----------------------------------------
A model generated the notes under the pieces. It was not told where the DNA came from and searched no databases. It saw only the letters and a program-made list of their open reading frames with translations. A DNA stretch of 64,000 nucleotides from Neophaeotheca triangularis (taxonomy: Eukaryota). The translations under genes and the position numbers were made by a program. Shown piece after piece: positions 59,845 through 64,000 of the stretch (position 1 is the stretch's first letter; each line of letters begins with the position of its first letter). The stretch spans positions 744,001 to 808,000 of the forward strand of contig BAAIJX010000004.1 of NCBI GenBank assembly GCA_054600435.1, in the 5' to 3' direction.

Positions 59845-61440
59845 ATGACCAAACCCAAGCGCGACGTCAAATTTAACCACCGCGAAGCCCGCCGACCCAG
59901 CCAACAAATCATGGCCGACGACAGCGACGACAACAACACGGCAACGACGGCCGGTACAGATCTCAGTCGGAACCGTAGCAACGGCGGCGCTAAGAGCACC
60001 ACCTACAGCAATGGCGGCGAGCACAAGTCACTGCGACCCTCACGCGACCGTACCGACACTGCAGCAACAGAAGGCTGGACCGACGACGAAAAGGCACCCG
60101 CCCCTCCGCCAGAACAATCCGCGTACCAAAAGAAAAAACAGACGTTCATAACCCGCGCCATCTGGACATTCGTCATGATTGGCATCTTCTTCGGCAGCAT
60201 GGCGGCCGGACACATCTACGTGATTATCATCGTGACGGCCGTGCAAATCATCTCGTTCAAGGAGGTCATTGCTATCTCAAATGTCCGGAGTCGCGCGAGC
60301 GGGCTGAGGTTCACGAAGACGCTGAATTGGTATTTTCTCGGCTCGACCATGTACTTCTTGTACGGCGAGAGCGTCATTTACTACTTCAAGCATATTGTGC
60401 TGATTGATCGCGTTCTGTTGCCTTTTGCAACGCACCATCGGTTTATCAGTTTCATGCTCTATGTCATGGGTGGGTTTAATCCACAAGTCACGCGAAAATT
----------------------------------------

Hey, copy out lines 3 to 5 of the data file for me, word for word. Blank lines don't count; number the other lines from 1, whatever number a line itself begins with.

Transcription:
59845 ATGACCAAACCCAAGCGCGACGTCAAATTTAACCACCGCGAAGCCCGCCGACCCAG
59901 CCAACAAATCATGGCCGACGACAGCGACGACAACAACACGGCAACGACGGCCGGTACAGATCTCAGTCGGAACCGTAGCAACGGCGGCGCTAAGAGCACC
60001 ACCTACAGCAATGGCGGCGAGCACAAGTCACTGCGACCCTCACGCGACCGTACCGACACTGCAGCAACAGAAGGCTGGACCGACGACGAAAAGGCACCCG